With Senate's OK, $1.1 Trillion Spending Bill Heads To Obama
A massive $1.1 trillion spending bill has gained Senate approval, allowing Congress to send a wide-ranging bill to President Obama for his signature. The massive bill will prevent any gaps in government funding as well as take some of the sting out of automatic spending cuts.
The move comes one day after the House of Representatives passed the legislation, the product of a compromise deal worked out in early December by Sen. Patty Murray, D-Wash., and Rep. Paul Ryan, R-Wis.
The Senate voted 72-26 to adopt the spending legislation, which numbers more than 1,500 pages (our apologies for leaving the tally out when we first published this post).
"17 Senate Republicans voted for omnibus bill," tweets C-SPAN Capitol Hill producer Craig Caplan. "Murray-Ryan deal that led to omnibus passed Senate last year with 9 Republicans supporting."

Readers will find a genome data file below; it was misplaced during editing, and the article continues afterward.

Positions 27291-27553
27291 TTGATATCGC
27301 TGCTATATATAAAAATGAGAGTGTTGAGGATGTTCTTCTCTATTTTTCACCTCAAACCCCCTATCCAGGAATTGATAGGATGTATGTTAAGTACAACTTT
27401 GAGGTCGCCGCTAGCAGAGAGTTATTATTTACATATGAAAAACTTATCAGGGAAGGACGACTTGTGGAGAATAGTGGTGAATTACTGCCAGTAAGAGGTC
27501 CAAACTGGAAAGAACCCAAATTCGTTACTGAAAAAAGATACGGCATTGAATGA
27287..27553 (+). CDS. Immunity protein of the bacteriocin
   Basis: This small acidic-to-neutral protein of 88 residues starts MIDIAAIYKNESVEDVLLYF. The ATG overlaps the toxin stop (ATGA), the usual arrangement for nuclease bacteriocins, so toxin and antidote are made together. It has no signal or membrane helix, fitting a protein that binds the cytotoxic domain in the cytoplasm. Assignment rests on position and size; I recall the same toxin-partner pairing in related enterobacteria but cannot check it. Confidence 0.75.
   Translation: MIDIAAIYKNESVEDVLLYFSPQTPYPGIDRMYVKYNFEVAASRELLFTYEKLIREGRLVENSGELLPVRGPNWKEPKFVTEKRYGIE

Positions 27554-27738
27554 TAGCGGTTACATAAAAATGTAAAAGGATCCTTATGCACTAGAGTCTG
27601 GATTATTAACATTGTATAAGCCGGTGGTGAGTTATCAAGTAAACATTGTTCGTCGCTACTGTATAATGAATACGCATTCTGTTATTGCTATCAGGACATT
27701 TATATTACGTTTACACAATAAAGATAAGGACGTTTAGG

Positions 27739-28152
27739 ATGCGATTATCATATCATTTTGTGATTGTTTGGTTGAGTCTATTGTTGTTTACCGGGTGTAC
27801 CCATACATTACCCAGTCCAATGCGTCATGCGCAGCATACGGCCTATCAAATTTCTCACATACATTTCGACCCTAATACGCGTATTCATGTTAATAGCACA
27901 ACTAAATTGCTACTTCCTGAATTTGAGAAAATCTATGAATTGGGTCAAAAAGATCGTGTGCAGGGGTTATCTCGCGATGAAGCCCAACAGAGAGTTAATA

Several prominent Republicans — such as Sens. Ted Cruz and John Cornyn of Texas, Rand Paul and Mitch McConnell of Kentucky, and John McCain of Arizona — all voted against the measure, reports The Hill.
The House approved the measure Wednesday by a 359-67 margin — which as Scott wrote for The Two-Way yesterday, "was a sign of considerable support from Republicans, thanks to a bipartisan deal worked out last month laying out spending for the next two years."
The AP has this description of the compromise funding package:
"The huge bill funds every agency of government, pairing increases for NASA and Army Corps of Engineers construction projects with cuts to the Internal Revenue Service and foreign aid. It pays for implementation of Obama's health care law; a fight over implementing 'Obamacare' sparked tea party Republicans to partially shut the government down for 16 days last October.
"Also included is funding for tighter regulations on financial markets, but at levels lower than the president wanted."
Passage of the bill will also mean that it's likely there won't be a threat of a looming government shutdown for much of the coming election season — particularly if Congress adheres to the compromise laid out by Ryan and Murray. The deal that created their compromise potentially runs through 2015.
Copyright 2020 NPR. To see more, visit https://www.npr.org.